You’ve probably heard the term “judgment proof” at some point or another and wondered what it meant. Judgment proof is a legal term for someone whose income and assets are exempt from garnishment or seizure by a creditor. Usually, this is by operation of law that an asset or income is declared to be free from the collection by a creditor. The best example of this is seniors who only receive social security or people with disabilities who receive SSI.

If you are judgment proof and a creditor gets a monetary judgment against you, the judgment is not worth the paper it’s printed on.

Although state laws vary on what income is exempt from creditors, the following sources of income are generally considered exempt:

  • Social Security income
  • Supplemental Security Income (SSI) income
  • Federal Railroad retirement accounts
  • Federal Employee Retirement System accounts
  • Civil Service Retirement System accounts
  • Money received for child support or alimony
  • Money in 401K’s or other ERISA retirement accounts

However, if you mix funds from another source with the funds listed above, creditors may be able to garnish the co-mingled funds. For example, you may only have income from Social Security checks in your bank account but then you sell that prized piano for $1,000 and put the money in the same account. By co-mingling the $1,000 with your social security income, the $1,000 could be subject to garnishment. This rarely happens though.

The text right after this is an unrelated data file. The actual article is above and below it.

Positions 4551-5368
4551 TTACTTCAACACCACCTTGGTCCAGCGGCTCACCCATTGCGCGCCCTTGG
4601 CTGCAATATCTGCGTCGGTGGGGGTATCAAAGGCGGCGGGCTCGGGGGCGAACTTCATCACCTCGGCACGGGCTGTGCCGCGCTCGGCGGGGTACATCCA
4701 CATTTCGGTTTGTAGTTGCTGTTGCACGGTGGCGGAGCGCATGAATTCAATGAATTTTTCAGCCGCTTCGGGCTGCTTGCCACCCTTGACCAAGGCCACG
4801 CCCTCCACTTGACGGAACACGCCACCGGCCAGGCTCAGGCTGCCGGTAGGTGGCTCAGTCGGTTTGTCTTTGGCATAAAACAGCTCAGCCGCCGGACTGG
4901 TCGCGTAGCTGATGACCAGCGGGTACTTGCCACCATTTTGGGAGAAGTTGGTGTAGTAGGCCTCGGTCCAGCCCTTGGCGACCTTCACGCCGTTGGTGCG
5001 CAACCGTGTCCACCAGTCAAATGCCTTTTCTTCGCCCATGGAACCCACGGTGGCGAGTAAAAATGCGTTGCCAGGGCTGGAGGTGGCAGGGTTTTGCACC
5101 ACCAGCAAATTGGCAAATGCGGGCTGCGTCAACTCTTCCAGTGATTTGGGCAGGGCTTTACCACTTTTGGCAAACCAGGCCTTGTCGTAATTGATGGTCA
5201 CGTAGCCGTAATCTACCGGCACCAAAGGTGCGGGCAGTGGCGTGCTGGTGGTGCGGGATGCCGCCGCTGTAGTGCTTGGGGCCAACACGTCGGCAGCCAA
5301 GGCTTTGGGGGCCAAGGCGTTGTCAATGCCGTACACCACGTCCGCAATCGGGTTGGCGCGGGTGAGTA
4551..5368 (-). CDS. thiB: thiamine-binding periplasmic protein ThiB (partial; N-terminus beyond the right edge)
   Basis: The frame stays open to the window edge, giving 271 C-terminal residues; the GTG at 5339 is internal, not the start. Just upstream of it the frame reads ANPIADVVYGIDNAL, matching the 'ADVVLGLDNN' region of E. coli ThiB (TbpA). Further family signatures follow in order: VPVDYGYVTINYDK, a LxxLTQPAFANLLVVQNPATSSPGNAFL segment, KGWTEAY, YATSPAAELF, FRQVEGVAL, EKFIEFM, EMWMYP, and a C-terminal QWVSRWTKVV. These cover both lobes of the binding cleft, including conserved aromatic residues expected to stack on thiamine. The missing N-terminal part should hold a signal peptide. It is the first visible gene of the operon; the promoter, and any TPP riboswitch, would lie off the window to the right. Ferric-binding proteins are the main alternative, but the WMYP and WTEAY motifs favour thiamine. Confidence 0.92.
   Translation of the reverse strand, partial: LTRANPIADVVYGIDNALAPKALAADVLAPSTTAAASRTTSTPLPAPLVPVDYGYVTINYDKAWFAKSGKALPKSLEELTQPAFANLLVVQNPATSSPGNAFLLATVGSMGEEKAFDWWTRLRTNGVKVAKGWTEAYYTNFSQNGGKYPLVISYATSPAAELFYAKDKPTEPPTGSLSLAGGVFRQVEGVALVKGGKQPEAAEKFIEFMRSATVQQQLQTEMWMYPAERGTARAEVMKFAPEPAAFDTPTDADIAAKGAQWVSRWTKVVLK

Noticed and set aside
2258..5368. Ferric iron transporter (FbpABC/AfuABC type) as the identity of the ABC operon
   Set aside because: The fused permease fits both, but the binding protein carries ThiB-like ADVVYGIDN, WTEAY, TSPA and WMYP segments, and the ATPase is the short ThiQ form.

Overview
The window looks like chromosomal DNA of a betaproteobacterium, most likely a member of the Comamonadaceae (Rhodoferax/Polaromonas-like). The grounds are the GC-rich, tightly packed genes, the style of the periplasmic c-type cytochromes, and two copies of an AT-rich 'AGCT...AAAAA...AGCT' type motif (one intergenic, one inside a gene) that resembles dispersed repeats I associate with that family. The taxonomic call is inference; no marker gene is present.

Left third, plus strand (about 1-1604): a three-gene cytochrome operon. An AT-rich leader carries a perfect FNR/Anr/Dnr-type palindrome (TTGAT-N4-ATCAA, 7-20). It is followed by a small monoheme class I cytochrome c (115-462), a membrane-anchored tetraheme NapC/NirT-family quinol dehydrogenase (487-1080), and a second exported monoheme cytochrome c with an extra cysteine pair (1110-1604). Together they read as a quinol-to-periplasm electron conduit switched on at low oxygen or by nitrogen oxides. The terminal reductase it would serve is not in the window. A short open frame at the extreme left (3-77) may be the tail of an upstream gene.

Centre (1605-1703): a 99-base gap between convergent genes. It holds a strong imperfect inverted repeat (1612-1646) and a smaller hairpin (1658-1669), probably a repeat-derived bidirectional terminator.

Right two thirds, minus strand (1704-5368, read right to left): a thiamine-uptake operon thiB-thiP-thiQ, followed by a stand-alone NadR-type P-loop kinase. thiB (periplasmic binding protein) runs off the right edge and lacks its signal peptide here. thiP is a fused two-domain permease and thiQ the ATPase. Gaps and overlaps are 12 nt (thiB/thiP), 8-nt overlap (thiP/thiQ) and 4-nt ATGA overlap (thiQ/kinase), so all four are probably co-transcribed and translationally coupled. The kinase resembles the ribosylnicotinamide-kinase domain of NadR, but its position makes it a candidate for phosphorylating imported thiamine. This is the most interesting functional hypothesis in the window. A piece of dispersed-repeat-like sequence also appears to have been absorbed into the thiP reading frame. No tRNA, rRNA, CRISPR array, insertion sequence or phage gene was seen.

You might consider other assets of yours valuable, but it’s not likely a debt collector will have the same opinion. The time and cost required to sell household goods like furniture or china are not worth the return debt collectors would get.

Once you’ve determined that you are judgment proof, that alone should be enough to discourage debt collectors from trying to garnish your bank accounts. Some debt collectors are very aggressive however and will still try to collect in hopes that you are not aware of the law.

Exceptions to Judgment Proof Exemptions

There are some exceptions to being judgment proof and of course, they belong to the federal government. If you are behind on domestic support obligations, IRS debt, or student loan payments, the government can garnish your social security and disability checks. So if you have any of those debts and are otherwise judgment-proof – it is best to stay current with those payments.